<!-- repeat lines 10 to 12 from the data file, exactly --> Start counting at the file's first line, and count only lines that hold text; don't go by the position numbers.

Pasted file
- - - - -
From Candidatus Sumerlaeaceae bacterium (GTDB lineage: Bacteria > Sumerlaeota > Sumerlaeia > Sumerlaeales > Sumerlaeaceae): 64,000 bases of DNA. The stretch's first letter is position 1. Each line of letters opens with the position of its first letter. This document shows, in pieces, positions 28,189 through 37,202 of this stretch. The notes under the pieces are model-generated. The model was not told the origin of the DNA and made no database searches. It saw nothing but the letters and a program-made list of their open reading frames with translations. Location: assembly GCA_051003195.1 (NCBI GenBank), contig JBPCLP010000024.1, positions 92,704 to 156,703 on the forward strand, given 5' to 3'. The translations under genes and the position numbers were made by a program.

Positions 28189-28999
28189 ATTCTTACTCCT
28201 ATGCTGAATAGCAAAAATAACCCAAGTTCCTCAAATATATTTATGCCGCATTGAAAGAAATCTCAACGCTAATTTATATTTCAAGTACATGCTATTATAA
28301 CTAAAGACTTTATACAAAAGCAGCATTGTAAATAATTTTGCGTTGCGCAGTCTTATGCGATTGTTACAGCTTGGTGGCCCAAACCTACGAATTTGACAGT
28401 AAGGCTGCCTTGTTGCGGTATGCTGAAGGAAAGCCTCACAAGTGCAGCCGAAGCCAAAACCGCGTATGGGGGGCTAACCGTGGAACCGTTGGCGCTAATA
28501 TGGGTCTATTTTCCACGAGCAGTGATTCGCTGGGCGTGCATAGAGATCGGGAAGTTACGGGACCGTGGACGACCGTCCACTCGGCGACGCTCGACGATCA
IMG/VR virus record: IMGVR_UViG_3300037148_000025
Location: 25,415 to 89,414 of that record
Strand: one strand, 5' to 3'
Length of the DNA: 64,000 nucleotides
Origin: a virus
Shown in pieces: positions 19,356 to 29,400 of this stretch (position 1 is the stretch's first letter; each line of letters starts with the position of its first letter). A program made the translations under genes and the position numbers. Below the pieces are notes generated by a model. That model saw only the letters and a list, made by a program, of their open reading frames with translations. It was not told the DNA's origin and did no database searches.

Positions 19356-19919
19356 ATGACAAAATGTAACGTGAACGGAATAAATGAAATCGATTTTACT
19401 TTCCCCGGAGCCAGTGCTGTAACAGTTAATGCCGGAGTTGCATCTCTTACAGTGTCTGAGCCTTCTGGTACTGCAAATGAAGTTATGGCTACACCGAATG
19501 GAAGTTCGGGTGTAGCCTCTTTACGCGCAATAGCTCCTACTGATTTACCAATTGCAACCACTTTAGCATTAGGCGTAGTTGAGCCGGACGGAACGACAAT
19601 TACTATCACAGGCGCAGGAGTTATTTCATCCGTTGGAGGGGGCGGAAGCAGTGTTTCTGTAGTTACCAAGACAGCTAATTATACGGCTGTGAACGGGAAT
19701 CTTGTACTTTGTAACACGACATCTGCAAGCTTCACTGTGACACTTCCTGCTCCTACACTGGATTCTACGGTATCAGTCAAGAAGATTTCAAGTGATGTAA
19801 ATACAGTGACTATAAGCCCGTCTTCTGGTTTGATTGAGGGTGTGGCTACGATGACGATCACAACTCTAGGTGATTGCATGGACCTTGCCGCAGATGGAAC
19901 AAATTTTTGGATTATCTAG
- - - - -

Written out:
Strand: one strand, 5' to 3'
Length of the DNA: 64,000 nucleotides
Origin: a virus